Representatives of Rogers’ family said the singer died peacefully at home from natural causes
Kenny Rogers, the American country music star with hits popular across the world, has died of natural causes at the age of 81 at his home in Sandy Springs, Georgia.
His husky voice and down-home narrative style won him three Grammy awards and put him at the top of the American music business for more than four decades. The tracks he made famous, such as Lucille and Islands in the Stream, have been karaoke standards for almost as long.
Rogers grew up on an impoverished federal housing estate in Texas. He joined a number of bands in his youth, including Kenny Rogers and the First Edition, before he made it big as a solo artist in 1978.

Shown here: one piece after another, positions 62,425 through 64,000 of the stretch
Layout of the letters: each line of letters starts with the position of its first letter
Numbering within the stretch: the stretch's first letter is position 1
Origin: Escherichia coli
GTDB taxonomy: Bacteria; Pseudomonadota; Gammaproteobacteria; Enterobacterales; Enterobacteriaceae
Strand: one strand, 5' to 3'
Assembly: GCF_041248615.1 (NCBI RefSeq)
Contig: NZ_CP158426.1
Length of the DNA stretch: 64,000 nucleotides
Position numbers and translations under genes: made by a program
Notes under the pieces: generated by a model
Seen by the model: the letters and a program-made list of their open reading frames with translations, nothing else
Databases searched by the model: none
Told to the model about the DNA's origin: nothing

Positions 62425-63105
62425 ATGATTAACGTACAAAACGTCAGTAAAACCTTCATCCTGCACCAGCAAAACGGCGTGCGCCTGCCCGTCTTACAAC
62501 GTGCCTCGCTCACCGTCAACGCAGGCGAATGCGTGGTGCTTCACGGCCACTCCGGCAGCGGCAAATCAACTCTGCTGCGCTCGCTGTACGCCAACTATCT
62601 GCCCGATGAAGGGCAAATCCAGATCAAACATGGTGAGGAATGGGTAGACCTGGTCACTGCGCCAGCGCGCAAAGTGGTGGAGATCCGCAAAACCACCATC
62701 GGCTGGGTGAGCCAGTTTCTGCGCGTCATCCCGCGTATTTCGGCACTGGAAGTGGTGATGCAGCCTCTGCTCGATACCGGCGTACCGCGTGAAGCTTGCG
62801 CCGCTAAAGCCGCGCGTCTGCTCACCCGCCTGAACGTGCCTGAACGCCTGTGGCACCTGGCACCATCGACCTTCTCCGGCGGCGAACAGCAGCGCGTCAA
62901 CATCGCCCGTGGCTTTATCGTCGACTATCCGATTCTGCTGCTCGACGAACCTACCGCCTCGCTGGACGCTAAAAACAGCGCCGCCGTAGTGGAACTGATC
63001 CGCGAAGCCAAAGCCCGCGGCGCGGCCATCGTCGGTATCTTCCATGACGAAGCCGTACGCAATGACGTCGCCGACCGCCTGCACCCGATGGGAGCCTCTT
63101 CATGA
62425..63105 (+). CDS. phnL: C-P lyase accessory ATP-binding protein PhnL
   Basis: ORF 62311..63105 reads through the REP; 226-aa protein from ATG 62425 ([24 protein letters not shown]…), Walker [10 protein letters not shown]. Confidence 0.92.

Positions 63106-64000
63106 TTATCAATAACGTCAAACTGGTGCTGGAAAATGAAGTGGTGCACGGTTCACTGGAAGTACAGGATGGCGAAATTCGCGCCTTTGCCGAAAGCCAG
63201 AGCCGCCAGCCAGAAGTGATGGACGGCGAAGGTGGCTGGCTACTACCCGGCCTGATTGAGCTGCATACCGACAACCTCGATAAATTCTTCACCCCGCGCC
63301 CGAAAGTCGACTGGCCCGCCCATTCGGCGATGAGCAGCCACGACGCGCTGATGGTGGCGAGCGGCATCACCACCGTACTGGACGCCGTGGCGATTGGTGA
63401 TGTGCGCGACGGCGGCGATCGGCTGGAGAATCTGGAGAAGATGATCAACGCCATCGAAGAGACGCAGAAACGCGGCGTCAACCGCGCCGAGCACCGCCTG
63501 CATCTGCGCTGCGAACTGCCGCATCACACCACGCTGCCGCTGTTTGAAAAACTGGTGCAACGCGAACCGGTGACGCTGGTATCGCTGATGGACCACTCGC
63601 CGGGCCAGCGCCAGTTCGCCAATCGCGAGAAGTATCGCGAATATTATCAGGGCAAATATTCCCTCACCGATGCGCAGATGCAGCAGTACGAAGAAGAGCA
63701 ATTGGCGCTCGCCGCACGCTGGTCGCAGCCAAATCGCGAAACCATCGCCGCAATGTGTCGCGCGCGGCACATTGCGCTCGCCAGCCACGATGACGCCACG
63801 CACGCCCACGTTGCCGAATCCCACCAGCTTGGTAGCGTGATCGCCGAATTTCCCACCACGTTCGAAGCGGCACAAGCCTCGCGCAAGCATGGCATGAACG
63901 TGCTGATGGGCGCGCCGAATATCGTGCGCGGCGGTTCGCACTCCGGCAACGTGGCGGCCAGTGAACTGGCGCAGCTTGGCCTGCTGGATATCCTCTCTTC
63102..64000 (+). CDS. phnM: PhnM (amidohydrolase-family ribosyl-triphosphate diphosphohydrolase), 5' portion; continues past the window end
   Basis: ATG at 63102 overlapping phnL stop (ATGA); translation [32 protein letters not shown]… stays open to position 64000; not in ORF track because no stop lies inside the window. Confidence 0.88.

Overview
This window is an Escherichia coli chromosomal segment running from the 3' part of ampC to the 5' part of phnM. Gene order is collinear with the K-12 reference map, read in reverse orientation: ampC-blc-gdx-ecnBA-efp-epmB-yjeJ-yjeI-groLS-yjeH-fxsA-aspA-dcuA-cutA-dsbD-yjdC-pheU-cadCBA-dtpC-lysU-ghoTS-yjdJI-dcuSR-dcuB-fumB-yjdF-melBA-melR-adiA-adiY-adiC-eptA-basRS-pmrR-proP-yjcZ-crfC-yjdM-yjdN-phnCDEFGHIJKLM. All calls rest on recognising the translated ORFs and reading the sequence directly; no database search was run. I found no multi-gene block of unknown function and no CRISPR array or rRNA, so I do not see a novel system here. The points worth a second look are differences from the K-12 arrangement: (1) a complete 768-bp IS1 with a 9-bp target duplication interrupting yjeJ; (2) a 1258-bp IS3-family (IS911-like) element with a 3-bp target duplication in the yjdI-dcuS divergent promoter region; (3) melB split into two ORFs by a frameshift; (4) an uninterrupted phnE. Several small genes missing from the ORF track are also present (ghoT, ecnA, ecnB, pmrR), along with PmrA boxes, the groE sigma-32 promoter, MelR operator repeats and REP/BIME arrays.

He is the 10th best-selling male artist in the American charts and had successful collaborations with several major stars including Willie Nelson and Dolly Parton, who he duets with on the Bee Gees’ song Islands in the Stream. Thirty-five years ago he took a central part in the recording of the charity single We Are the World in support of famine relief.
Two other key crossover hits were Coward of the County and The Gambler, first released in 1978 as the title track of an album. The latter unexpectedly became the theme tune for the England rugby team in the 2007 World Cup.
As a result of his renewed fame, he played the “legends slot” at Glastonbury festival in 2013, where he performed The Gambler twice.
The singer, who has been mourned by fans this weekend on social media, once summed up his success with mainstream audiences by explaining that the traditional lyrics to his songs “say what every man wants to say and that every woman wants to hear”.
The actor and producer William Baldwin expressed his sorrow in a tweet: “I know what I’ll be doing with my next few days in quarantine. Thank you Kenny Rogers for your incredible gift to unite us through your amazing music.”